But it’s just interesting. I guess, everybody can sort of see it. If you’re pulling for a third party’s good, it’s much easier to work together than when you’re trying to vie for your own personal position. That’s just one of the tools that we use to try and bring people together. Fine, if they can work together like that, then all of a sudden maybe we can start getting them to work together on some other, maybe, things more personal to the family. But that’s just a little bit of a tool or technique that might help get there.

Josh:                How do you make a switch where you take them from working on something where nobody is really all that invested to something like how we split money in a family business?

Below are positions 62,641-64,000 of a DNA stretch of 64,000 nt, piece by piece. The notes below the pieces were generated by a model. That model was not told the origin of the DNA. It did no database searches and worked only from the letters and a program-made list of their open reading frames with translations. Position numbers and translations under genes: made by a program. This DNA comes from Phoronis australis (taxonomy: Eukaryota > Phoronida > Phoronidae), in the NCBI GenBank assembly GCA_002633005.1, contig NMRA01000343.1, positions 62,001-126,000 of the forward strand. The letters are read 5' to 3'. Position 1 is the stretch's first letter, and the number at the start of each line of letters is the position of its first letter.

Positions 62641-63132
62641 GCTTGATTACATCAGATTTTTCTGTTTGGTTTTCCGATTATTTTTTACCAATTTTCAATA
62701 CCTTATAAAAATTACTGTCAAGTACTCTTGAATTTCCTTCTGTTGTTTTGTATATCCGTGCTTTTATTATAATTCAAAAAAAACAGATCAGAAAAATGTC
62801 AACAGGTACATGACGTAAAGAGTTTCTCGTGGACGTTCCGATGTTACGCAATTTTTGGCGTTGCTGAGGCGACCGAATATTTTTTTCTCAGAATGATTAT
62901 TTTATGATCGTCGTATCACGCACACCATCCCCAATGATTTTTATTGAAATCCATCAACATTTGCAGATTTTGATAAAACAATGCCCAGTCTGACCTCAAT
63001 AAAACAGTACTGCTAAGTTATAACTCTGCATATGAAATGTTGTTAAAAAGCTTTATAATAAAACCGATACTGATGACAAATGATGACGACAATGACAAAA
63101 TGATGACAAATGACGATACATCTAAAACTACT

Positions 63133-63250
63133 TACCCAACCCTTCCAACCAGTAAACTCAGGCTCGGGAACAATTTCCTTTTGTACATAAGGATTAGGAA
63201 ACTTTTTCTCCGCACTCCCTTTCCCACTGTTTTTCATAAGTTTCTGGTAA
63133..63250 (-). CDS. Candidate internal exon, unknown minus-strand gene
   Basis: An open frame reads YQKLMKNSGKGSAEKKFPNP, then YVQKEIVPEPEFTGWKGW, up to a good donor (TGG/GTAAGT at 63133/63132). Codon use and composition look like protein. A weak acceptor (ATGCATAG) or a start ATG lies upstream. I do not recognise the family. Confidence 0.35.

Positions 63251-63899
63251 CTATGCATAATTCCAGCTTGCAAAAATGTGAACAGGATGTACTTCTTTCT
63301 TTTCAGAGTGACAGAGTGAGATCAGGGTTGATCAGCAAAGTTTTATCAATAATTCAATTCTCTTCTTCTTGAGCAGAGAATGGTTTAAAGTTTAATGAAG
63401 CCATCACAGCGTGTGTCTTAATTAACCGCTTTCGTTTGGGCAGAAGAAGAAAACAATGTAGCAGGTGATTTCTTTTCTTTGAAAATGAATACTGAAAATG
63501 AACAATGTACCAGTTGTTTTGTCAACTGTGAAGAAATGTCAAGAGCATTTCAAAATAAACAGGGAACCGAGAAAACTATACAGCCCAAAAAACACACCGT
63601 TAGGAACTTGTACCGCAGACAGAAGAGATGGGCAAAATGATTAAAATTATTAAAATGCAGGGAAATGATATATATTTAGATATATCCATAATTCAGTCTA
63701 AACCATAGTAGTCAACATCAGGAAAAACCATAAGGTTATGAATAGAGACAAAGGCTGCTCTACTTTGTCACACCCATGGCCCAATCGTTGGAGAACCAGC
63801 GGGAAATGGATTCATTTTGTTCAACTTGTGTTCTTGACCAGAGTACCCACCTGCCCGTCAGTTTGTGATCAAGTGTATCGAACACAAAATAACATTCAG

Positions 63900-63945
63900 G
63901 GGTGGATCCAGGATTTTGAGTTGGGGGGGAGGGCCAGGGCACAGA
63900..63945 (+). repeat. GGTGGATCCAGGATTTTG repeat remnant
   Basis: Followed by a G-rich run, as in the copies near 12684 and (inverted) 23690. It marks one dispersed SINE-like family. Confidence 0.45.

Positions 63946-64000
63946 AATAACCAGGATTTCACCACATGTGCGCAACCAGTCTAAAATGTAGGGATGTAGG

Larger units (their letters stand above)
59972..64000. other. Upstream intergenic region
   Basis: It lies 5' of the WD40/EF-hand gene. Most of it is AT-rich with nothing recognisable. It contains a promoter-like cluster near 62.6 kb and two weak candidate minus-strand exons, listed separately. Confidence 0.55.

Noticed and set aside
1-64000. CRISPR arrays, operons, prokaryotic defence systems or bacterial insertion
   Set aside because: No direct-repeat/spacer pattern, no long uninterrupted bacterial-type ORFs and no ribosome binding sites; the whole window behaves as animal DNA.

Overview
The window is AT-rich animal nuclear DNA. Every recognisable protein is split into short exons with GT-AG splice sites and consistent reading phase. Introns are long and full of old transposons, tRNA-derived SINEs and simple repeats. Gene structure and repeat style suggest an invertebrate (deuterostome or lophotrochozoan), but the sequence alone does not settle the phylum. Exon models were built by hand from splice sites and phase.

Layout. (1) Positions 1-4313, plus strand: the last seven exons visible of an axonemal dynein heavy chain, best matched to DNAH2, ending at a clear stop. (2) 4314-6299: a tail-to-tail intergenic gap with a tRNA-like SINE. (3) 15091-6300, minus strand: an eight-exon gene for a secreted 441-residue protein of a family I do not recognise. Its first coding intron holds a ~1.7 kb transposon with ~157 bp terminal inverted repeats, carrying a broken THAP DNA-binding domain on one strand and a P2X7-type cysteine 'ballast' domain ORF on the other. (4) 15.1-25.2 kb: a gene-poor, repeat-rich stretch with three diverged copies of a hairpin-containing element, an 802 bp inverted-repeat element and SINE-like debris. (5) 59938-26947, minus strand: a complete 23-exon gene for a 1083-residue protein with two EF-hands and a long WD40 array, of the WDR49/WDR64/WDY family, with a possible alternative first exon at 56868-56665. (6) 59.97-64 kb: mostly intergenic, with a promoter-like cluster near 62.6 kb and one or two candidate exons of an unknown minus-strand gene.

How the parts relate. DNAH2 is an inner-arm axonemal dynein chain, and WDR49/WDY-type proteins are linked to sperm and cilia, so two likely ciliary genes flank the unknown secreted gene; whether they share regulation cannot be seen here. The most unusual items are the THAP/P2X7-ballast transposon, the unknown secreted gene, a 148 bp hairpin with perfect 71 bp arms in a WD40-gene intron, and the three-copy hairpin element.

Scott:               You know, it’s a progression, Josh. I want them to get in the habit of working together. Another step in this process would be then to say, “Okay, first of all, let’s do this again–assuming the parents are willing to fund it, “Let’s do it again.” A lot of the clients that I work with have the means to do this. And so, if the parents see success, they’ll fund it again. This time, maybe it’s a little bit larger amount of money. Whatever you started with, raise the stakes but I also introduce a different idea which is, “Okay, we’ve been able to work together.” I don’t say this necessarily but the psychology is, “We’ve been able to work together on the good for somebody else outside the family, how about if we were able to work together for the good of the group inside the family that we all probably care about?” and they all start thinking about themselves. But, in my mind, what I’m thinking about is the next generation – sort of the grandkids. So, we would do the same sort of exercise where the parents would fund somebody around the grandkids. The idea here is just to keep pushing them in the direction of working together, having successes, raising the stakes, having more successes.